From my personal experience the left hand pointing bell can have some benefits – e.g. I can clearly hear my own playing/intonation, giving a more realistic idea of how I really sound. I did find it physically difficult to sit for long periods using the tuba at first and this can feel strange to hold while you adjust to it, so in these instances a tuba playing stand could be of benefit to a player. I was kindly sent one by Jonathan free of charge which has really helped.
The Tuba feels solid and well-made throughout, with good valve movements which are quiet to operate when playing. At a weight of 10.6kg it does feel heavy, but this is still lighter than a Besson Sovereign which weighs in at 11.8kg. You also get all the benefits of playing/handling a smaller tuba which is more similar to an EEb size than a traditional BBb instrument.
My Wessex BBb is a silver plated instrument and the plating is of a good standard over the entire instrument; this won’t exceed a tuba finish which you’d expect from a rotary tuba costing 3 or 4 times the price, but it does come in at a very close 2nd place and you won’t be disappointed at all. The instrument is eye-catching, looks great and has a pleasing design.
The supplied case (with wheels) meets the needs of storing, protecting and transporting the instrument and fits in the car as nicely as any other tuba case.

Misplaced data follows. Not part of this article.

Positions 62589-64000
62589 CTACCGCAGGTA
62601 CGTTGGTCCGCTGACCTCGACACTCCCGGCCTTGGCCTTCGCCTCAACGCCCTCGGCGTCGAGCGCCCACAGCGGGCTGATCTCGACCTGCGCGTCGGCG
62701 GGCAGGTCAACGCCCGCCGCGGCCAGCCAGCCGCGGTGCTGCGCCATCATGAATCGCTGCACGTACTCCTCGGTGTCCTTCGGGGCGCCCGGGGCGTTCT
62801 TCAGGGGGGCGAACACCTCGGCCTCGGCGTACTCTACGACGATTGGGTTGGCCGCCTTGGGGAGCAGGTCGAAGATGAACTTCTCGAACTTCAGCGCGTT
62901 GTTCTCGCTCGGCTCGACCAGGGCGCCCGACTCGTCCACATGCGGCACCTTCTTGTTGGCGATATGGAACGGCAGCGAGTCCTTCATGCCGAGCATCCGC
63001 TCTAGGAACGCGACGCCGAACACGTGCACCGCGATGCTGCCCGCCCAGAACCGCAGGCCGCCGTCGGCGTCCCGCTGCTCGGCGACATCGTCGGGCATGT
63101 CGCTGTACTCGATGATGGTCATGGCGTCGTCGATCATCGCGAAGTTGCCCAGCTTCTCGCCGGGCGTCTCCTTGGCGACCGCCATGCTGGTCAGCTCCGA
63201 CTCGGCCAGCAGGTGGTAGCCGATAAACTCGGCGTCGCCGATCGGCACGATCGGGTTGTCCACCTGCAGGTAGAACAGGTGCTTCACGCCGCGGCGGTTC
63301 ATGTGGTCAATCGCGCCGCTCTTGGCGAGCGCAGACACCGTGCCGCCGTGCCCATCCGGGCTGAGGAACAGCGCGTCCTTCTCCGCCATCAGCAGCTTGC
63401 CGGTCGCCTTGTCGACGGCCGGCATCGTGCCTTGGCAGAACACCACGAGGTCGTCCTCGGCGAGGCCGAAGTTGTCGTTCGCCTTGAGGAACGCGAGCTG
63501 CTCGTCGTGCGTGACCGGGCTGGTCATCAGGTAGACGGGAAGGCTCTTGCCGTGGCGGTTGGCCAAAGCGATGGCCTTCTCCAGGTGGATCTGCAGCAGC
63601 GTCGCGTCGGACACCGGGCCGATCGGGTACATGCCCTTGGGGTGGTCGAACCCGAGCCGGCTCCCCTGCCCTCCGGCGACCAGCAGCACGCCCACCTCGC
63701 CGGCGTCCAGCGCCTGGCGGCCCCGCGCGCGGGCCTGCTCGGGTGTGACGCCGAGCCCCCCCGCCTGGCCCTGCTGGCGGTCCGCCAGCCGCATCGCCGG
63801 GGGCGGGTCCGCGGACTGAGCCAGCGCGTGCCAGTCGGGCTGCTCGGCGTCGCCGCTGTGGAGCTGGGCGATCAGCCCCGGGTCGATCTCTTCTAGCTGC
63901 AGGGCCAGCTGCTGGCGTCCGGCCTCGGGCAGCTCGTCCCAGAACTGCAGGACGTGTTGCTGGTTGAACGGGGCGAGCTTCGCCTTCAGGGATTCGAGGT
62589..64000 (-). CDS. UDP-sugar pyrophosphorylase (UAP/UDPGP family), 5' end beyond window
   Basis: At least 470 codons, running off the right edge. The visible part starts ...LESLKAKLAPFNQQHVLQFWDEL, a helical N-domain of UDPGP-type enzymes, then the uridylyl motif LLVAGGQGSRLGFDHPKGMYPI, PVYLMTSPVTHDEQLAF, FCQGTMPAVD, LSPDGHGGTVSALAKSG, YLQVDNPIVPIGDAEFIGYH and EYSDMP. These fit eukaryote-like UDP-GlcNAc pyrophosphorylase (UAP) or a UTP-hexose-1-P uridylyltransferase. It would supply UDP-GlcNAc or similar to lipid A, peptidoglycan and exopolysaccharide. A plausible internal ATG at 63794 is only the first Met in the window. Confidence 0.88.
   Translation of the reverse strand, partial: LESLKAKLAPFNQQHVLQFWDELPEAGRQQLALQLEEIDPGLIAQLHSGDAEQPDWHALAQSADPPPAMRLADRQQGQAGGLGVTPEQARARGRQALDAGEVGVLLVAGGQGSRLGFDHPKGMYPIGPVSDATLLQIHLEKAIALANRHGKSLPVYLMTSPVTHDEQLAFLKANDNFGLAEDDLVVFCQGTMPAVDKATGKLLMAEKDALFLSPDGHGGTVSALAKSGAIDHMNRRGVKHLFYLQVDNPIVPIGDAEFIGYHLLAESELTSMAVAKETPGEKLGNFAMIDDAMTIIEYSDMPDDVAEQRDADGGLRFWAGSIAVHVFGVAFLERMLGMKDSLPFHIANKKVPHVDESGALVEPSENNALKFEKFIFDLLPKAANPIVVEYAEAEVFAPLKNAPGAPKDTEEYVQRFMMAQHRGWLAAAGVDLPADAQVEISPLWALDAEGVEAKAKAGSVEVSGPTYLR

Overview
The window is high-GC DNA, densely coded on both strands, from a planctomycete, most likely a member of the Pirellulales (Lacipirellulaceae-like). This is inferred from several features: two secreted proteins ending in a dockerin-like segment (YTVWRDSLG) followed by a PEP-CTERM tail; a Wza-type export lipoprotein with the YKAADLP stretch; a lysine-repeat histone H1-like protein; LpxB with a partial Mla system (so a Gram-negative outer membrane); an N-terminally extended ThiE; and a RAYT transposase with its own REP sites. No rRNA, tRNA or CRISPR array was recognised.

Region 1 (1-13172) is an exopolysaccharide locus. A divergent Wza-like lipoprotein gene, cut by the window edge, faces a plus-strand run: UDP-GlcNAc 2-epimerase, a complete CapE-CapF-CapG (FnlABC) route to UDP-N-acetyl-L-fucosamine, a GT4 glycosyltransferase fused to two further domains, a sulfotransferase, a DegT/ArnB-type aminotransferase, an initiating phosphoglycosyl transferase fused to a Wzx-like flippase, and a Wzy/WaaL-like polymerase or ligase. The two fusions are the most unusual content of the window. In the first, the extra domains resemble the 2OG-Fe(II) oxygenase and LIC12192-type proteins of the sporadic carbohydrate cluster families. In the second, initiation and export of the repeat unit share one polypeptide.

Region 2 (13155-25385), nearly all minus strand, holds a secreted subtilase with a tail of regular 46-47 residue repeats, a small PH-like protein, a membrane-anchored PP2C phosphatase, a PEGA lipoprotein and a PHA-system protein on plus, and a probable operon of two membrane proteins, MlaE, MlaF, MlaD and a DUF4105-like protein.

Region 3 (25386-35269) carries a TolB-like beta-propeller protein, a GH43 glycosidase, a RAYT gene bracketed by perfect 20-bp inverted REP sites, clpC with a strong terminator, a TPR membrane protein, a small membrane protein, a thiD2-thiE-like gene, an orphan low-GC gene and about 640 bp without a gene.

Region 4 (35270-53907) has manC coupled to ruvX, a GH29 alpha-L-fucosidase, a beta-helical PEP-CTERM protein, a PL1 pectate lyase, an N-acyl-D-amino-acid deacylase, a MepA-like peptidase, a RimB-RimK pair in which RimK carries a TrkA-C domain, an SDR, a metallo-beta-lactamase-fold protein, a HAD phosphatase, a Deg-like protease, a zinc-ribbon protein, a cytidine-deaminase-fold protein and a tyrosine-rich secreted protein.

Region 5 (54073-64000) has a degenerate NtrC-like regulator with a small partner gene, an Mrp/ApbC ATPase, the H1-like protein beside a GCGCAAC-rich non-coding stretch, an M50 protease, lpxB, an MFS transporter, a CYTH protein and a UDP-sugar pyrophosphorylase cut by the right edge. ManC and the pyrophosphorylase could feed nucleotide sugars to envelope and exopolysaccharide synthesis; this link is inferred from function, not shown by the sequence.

For the price this has been a superb buy (it cost me just over £2000). When you compare it with other rotary tubas on the market that can cost anything up to £10,000 this really is a brilliant and cheaper alternative for a Tuba player like me that would like to own a rotary for use in Wind Bands, Orchestras, small ensembles, solo work or just home playing use. I haven’t tried the Wessex Rotary in a brass band set up personally but I’m sure in the right hands this could work well. However with the sound being different to the more traditionally used brass band tubas and the bell pointing to the left, this would need some careful and sensitive brass band use in order to blend in to the section.
Finally, I can’t recommend Jonathan highly enough in terms of his customer service, help, attention to detail and first-class professionalism. Larger companies could learn much from his excellent customer focus and after-sales support.